Being a woman in Saudi Arabia is complicated. Commitments are required, regulations, absurd habits and censorship. In Saudi Arabia, being a woman clashes with the male-dominated and patriarchal society, with the way of living and relating to dictated by the religion, more precisely by the extremist and conservative version of Islam, the Wahhabism.
It is, therefore, a life based on the compliance with the rules: respect for the male figure, both son, dad, grandfather and husband, obsessive respect for the own religion, a respect that bends to the limits of obedience, a respect that moulds the life. It is required a permission to leave, to go to the doctor, to go to the bank, to travel. Moreover, it is necessary to have a male guardian. Someone who, like a shadow so much bulkier than a body, follows and agrees or disagrees, authorizes or prohibits daily actions of own wives, daughters, and mothers. As they do not have an own judgment, as they have only a quarter of brain (quote by a Saudi cleric of fatwa).
Let’s indeed imagine the surprise when in the only country in the world that buns women from driving, officially declares that driving will never again be prohibited to half the population that, since then, will be able to actively take part in the society of Saudi Arabia. With consistent disapproval by the ultra-conservatives, some even imprisoned by Prince Salman, who explained the driving ban with ridiculous justifications: driving damages ovaries! And again, female driving would destroy the family values and the morality!
Women driving: economic reasons behind
Prince Mohammad bin Salman, thanks even to the billionaire and philanthropist Al-Waleed bin Talal, known for his dedication to female emancipation, signed the decree allowing Saudi women to drive, highlighting that the ban was, first of all, a damage to the Saudi economy more than a ridiculous limit.
Prince Salman has launched indeed a new reform programme in order to modernize and revitalize the economy, including women’s participation in the workforce since the employment rate until now was stationary at 22%. Therefore, according to Alwaleed bin Talal, “it is not just about rights, it is an economic, social and development plan”.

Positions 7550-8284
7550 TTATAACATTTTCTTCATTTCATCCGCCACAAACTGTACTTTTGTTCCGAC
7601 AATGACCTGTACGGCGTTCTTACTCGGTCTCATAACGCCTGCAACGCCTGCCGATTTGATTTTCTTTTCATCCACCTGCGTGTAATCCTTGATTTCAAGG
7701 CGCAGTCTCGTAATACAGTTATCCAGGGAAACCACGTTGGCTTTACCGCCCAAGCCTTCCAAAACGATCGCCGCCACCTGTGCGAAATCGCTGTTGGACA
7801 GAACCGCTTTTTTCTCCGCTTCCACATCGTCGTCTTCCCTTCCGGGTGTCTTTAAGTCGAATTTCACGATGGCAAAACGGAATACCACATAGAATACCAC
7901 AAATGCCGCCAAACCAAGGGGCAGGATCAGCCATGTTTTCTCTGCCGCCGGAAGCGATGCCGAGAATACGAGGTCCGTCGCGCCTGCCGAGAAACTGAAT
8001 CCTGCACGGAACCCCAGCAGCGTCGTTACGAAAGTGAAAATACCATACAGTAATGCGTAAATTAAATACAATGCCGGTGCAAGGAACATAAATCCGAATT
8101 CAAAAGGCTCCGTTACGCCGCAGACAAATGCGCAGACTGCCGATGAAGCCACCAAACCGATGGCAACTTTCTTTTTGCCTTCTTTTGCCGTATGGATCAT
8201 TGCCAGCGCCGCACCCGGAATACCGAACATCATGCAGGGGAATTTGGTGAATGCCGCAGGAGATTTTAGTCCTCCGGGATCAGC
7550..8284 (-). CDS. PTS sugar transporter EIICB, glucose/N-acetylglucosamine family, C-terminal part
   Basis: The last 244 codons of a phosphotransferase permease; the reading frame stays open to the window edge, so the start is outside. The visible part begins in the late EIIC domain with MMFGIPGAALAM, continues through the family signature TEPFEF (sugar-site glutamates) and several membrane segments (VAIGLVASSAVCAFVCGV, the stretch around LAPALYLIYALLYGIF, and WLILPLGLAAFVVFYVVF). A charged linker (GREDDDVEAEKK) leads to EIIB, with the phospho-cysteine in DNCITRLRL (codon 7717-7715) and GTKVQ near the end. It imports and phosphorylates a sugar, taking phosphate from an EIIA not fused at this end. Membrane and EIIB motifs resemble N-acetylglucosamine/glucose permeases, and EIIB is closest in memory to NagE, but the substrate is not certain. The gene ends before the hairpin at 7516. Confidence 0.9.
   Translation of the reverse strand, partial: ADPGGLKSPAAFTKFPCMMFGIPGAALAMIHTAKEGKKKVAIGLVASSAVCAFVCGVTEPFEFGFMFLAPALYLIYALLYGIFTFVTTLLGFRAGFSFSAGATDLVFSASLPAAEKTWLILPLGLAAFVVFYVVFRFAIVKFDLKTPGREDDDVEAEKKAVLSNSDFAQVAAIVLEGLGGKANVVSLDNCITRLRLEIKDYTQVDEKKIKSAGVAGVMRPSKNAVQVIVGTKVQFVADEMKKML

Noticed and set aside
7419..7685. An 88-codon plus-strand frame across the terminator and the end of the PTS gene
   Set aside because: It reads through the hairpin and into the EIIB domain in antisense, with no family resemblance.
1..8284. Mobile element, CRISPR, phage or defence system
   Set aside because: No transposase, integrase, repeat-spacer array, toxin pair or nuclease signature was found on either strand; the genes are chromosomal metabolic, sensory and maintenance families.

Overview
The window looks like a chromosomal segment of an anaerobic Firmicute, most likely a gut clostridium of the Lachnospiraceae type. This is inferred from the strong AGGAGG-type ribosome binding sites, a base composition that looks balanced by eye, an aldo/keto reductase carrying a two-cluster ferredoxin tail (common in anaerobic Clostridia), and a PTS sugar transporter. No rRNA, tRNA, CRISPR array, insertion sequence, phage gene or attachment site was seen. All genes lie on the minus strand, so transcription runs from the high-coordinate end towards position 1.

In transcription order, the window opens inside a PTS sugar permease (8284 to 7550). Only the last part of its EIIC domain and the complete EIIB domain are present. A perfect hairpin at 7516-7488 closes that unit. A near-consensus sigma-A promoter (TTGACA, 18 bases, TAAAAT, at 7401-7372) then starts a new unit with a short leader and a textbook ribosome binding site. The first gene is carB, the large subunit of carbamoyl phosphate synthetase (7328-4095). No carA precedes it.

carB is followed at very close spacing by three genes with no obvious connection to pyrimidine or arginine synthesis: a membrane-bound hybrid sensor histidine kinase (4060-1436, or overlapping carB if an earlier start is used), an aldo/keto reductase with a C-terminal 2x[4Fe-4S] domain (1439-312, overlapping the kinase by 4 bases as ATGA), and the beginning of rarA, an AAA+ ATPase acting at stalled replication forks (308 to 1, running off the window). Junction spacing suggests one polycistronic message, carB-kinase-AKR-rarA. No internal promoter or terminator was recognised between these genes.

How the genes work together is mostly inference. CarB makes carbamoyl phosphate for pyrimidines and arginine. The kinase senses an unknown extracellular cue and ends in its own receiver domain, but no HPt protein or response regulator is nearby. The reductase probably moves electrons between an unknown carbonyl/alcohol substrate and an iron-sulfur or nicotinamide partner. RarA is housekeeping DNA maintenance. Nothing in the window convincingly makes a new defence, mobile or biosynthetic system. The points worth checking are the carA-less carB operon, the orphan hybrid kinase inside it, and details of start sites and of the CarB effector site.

Women are finally allowed to drive, panting behind the wheel, crashing into cars, simply because they realized that the country actually needs the other completely forgotten half the population. And this is not a bad news, on the contrary, it is a step forward compared to the medieval Saudi Arabia. But is it for real an idea arose from the economic growth and progress? Is is questionable. How can we think about the economic development when Saudi women have still to ask the permission to go to work, to go for a walk, to go to the doctor, everything under the supervision of the male guardian, even if he could be the 6-years-old son?
The driving permission has been granted only after having carefully verified to not contradict the Sharia law. For this reason, it is necessary a code of conduct to follow with, for instance, the policemen. That is because, among other things, Saudi women are not allowed to look a man in the eyes. A terrible lack of respect. Therefore, in case of a fine, how do they behave? This remains to be seen. What is important to celebrate is the crumb of freedom that, since next June, women can enjoy. Finally, they do not have to spend a considerable part of the salary in paying a driver who carries them or waiting for the husband, father or son to be available.
They can renounce to be imprisoned in their own house because they have no one to ask for a ride. From now on, they can taste the freedom to pump the gas and feel the wind blowing on the face, even if it is covered. They are allowed to choose. Thanks to this decree, women’s participation in the workforce is encouraged and this can only be marvellous. However, it is not enough.
The first attempt at revolution in 1990
The revolution led by Saudi women began in 1990, when dozens of women drove their cars in protest. In 2007, it was the turn of petitions, since the Association for the Protection and Defense of Women’s Rights submitted to King Abdullah 1100 signatures. Wajeha al-Huwaider was one of the activists of the event and a year later, she posted a video of herself driving. In 2011, the Women2Drive campaign was launched on Facebook and gained many approvals. Following the example of Wajeha al-Huwaider, many women have been filmed driving, but the one who attracted more attention was Loujain al-Hathloul, who, in November 2014, drove from Abu Dhabi to the border of Saudi Arabia, attempting to cross it. She was arrested and detained for 73 days.
In Saudi Arabia, it is necessary a radical change in many other areas, besides the possibility of driving. Women should not need a male guardian; it is too ridiculous to even think that. Every female should have the opportunity to go to the cinema, to be a tourist both in the world and in her own country by endorsing that freedom which does not require a male company, but a healthy loneliness which has to be accepted and respected or an appreciated and chosen company. The respect for themselves is the only respect that worth fighting for, that claims many rights and fundamental freedoms. But it is even the respect that many Saudi women, unfortunately, still do not have.
Translation by Anna Tagliapietra